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London Markets: FTSE 100 skids lower, and U.K. gilt rates fall as investors head to safety amid Ukraine conflict


U.K. bonds yields tumbled Tuesday, as investors flocked to the perceived safety of government debt amid an intensified siege of Ukraine by Russian forces, and fears of economic difficulties rose.

The 10-year gilt yield

slid 15 basis points to 1.22%, marking lows not seen since late January, and the fastest yield drop since the day of the Brexit referendum in 2016, according to Reuters data.

The yield on the 2-year note

also fell 15 basis points to 0.894%, taking it to the lowest level since mid January.

The FTSE 100 index

fell 1% to 7,383.56, and the pound

dropped 0.3% to $1.3389 as investors flocked to the U.S. dollar. Russia’s bombing campaign of Ukraine stepped up overnight and into Tuesday, with a massive convoy of Russian troops headed toward Kyiv.

War in Ukraine: Intense shelling targets Kharkiv as 40-mile Russian tank convoy nears Kyiv

The price of U.S. oil

topped $100 a barrel, with Brent

climbing over $104 a barrel over worries of potential fuel shortages. Major energy companies BP

and Shell


were down under 1% each.

Pharmaceutical companies and mining stocks were among the gainers, with AstraZeneca shares


up over 2%. The Swiss-U.K. company said its rare disease unit Alexion reached a global deal and license agreement with Neurimmune to commercialize an investigational antibody to treat cardiomyopathy.

While Rio Tinto


and Anglo American were on the rise, shares of Russian mining stocks Polymetal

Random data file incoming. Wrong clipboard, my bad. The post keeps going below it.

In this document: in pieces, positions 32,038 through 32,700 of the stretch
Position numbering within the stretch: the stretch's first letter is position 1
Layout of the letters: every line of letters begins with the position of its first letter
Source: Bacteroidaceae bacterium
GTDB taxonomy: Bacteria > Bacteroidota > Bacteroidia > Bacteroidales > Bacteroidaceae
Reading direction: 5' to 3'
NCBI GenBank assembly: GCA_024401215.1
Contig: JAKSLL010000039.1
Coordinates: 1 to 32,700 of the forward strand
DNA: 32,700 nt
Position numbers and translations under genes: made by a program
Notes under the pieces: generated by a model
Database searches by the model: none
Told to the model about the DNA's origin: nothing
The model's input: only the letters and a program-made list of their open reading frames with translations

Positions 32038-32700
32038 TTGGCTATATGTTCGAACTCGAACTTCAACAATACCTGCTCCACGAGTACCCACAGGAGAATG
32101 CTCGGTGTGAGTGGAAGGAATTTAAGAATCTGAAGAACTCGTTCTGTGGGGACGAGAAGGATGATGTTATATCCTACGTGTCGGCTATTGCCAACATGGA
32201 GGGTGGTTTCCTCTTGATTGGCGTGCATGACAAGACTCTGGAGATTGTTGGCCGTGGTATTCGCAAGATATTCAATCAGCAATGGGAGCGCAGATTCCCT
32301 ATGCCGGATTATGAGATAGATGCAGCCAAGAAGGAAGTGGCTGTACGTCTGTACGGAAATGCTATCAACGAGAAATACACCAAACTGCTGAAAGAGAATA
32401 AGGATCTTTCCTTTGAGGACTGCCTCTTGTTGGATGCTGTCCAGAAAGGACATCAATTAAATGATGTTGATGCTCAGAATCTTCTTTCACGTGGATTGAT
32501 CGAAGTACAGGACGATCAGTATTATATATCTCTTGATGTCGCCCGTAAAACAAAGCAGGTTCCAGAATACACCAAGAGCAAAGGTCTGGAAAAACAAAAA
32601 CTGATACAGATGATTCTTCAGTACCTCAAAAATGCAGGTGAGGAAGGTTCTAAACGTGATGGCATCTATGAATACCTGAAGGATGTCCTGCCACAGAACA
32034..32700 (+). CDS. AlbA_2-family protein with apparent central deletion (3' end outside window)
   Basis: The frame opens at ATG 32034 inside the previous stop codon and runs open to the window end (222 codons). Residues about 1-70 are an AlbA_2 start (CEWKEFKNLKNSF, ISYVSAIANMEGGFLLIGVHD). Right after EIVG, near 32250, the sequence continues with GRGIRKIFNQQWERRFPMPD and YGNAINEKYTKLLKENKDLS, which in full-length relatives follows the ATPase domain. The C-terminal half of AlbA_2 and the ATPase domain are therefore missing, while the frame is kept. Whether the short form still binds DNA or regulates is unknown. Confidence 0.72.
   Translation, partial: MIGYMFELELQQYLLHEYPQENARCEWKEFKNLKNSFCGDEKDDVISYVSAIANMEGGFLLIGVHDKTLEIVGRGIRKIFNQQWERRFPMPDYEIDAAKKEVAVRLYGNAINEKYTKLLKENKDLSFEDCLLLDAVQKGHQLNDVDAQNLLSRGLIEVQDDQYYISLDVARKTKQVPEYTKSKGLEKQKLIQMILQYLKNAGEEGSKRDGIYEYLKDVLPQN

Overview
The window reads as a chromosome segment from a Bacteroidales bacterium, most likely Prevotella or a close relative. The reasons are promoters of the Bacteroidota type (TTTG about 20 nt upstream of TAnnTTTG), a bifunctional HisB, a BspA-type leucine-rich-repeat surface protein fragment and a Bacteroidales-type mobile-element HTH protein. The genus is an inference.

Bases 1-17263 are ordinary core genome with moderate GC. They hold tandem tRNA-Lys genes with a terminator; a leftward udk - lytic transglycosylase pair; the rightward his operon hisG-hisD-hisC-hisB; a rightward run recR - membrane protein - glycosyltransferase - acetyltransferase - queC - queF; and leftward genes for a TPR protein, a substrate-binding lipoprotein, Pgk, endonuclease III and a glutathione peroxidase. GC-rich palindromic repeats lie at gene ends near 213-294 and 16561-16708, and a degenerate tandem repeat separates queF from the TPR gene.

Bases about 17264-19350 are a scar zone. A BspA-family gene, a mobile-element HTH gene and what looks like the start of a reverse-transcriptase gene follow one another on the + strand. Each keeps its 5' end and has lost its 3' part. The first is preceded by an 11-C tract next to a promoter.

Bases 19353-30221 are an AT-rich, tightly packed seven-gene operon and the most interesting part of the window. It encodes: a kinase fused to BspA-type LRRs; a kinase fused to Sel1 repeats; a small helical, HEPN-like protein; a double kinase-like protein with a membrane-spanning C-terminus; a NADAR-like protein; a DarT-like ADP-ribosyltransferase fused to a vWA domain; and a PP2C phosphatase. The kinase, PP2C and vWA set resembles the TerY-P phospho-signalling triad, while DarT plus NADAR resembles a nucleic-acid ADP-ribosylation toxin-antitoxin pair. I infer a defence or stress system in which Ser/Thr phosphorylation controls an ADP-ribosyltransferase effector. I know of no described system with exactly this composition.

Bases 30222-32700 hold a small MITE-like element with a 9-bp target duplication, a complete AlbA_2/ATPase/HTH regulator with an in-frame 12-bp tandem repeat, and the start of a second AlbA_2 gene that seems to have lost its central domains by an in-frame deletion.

and Evraz

continued to tumble, down 24% and 16%, respectively. With Moscow’s stock exchange closed a second day, Russian companies listings on other exchanges, either secondary or dual listings, have come under intense pressure from intense sanctions on the country and its economy.

Everaz and Polymetal are likely to get kicked out at the FTSE All Share Index Quarterly Review due to be announced on Wednesday.

“Companies in the travel sector which just last week looked like contenders for inclusion in the blue chip index, like easyJet have seen their hopes blown off course,” said Susannah Streeter, senior investment and markets analyst, Hargreaves Lansdown, in a note to clients.

“The safe haven flight into gold has benefited Endeavour Mining,

which looks set to join the FTSE 100, while the building trade stalwart Howden Joinery

is expected to also join the top flight as investors seek out companies which show more durability in the face of uncertainty on financial markets,” Streeter added.

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